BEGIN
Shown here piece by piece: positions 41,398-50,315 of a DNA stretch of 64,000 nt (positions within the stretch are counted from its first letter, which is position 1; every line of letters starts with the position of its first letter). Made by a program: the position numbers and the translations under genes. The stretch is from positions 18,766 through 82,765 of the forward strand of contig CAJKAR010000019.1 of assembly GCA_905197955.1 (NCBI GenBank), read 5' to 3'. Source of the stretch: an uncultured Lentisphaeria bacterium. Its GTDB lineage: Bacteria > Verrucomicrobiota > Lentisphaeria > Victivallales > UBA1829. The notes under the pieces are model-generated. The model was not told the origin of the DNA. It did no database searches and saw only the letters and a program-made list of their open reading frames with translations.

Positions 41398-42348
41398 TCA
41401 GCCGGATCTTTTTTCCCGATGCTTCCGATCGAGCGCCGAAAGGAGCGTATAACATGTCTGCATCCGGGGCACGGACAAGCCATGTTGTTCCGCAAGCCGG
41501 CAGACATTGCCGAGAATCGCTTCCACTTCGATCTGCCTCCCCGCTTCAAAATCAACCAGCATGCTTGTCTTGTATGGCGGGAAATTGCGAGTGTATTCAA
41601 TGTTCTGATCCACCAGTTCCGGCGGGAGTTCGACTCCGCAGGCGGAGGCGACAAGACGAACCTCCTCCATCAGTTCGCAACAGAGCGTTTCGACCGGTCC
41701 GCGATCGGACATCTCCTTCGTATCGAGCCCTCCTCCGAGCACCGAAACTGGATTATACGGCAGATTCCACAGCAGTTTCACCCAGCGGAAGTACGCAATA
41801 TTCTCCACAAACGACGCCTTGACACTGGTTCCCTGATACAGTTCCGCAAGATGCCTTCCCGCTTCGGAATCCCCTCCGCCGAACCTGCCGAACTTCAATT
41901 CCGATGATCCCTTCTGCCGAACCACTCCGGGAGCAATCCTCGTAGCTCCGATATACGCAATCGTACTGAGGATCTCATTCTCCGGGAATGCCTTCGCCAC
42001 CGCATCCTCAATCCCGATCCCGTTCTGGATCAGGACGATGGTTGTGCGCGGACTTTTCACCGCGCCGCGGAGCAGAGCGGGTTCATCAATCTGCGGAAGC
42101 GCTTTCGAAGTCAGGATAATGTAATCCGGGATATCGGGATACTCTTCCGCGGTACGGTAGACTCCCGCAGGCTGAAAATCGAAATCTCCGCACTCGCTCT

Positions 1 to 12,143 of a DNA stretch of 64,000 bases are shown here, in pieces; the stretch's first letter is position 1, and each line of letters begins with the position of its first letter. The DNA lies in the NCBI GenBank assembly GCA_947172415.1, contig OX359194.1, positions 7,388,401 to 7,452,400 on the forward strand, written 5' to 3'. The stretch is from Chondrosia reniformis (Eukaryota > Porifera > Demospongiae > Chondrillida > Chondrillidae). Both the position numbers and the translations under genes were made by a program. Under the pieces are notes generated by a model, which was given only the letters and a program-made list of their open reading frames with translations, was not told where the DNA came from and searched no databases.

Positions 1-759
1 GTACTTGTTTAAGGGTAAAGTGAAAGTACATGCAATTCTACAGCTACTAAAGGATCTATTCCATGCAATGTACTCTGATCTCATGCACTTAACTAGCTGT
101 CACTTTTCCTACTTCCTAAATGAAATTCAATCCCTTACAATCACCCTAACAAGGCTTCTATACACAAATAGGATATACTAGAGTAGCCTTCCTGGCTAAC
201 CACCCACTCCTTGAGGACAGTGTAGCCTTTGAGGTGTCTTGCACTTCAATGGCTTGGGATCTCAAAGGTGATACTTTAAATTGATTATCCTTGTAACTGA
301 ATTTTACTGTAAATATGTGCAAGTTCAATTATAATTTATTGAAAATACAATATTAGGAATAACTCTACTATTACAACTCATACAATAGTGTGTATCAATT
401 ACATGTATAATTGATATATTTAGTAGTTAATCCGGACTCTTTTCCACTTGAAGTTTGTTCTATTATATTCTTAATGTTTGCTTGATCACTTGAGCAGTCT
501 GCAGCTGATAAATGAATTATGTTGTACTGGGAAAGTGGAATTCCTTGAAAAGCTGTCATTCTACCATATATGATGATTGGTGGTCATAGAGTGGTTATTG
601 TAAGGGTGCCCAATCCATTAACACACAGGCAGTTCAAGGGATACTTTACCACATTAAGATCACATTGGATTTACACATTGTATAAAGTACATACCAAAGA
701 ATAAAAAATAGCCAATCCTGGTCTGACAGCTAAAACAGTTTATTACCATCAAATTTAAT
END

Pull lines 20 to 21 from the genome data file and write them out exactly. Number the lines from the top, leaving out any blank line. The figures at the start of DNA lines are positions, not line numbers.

601 TAAGGGTGCCCAATCCATTAACACACAGGCAGTTCAAGGGATACTTTACCACATTAAGATCACATTGGATTTACACATTGTATAAAGTACATACCAAAGA
701 ATAAAAAATAGCCAATCCTGGTCTGACAGCTAAAACAGTTTATTACCATCAAATTTAAT